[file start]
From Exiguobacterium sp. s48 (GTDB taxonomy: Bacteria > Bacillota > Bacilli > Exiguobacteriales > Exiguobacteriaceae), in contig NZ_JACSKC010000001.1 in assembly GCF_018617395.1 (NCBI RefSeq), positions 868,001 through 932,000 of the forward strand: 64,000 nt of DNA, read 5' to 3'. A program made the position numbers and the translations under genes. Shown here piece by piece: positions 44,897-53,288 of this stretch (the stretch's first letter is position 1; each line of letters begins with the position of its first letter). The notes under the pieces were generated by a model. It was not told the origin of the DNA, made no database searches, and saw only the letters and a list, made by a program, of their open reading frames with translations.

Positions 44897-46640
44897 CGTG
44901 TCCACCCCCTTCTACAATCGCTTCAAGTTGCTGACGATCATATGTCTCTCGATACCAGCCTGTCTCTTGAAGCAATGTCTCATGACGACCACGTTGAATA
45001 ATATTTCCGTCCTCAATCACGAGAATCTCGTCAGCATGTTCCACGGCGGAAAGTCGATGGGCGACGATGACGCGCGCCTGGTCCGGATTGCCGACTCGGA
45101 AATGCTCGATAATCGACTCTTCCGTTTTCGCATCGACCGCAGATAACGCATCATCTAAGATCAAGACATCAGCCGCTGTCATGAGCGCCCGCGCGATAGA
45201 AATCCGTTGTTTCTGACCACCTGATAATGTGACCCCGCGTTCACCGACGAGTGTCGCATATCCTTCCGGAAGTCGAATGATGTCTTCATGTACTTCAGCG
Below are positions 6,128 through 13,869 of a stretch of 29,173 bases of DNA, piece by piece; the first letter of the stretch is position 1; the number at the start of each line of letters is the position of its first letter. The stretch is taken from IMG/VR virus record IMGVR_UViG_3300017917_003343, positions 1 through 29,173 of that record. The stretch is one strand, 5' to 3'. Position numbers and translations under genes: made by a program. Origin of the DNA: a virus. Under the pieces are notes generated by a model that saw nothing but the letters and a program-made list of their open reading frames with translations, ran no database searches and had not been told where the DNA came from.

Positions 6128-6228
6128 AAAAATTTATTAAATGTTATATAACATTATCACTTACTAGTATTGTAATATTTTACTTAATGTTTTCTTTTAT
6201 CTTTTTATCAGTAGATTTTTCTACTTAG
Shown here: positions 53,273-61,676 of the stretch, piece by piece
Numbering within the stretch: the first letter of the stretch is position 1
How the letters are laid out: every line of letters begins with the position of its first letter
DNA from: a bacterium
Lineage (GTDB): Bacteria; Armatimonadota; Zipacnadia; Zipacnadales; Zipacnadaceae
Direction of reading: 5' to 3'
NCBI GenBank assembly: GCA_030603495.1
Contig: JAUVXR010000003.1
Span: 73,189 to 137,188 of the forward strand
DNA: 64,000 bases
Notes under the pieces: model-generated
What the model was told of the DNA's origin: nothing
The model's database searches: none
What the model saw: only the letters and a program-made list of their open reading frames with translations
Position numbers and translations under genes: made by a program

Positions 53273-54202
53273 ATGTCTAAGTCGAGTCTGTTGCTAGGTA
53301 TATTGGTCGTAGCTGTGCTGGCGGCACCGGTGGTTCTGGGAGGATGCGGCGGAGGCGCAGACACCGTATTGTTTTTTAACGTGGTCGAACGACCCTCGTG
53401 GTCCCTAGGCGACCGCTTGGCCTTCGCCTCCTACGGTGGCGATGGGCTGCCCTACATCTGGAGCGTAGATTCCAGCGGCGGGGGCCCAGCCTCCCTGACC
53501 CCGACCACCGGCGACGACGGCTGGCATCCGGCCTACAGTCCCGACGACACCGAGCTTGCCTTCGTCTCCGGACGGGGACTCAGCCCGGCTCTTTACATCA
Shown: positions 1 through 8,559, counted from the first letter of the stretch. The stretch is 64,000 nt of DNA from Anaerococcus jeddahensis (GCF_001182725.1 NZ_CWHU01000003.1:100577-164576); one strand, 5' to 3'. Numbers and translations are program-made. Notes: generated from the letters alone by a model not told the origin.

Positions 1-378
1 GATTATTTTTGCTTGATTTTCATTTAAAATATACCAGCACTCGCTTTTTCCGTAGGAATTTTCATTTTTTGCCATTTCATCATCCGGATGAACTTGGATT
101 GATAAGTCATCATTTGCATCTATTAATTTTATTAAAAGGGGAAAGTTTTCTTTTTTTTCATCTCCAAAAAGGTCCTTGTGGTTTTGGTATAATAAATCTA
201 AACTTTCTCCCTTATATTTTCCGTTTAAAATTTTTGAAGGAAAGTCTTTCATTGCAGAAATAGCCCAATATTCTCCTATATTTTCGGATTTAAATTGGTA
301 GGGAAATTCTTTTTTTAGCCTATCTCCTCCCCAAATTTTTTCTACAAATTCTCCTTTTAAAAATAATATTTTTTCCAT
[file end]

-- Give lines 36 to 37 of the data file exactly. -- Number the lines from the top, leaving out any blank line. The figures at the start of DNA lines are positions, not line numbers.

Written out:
201 AACTTTCTCCCTTATATTTTCCGTTTAAAATTTTTGAAGGAAAGTCTTTCATTGCAGAAATAGCCCAATATTCTCCTATATTTTCGGATTTAAATTGGTA
301 GGGAAATTCTTTTTTTAGCCTATCTCCTCCCCAAATTTTTTCTACAAATTCTCCTTTTAAAAATAATATTTTTTCCAT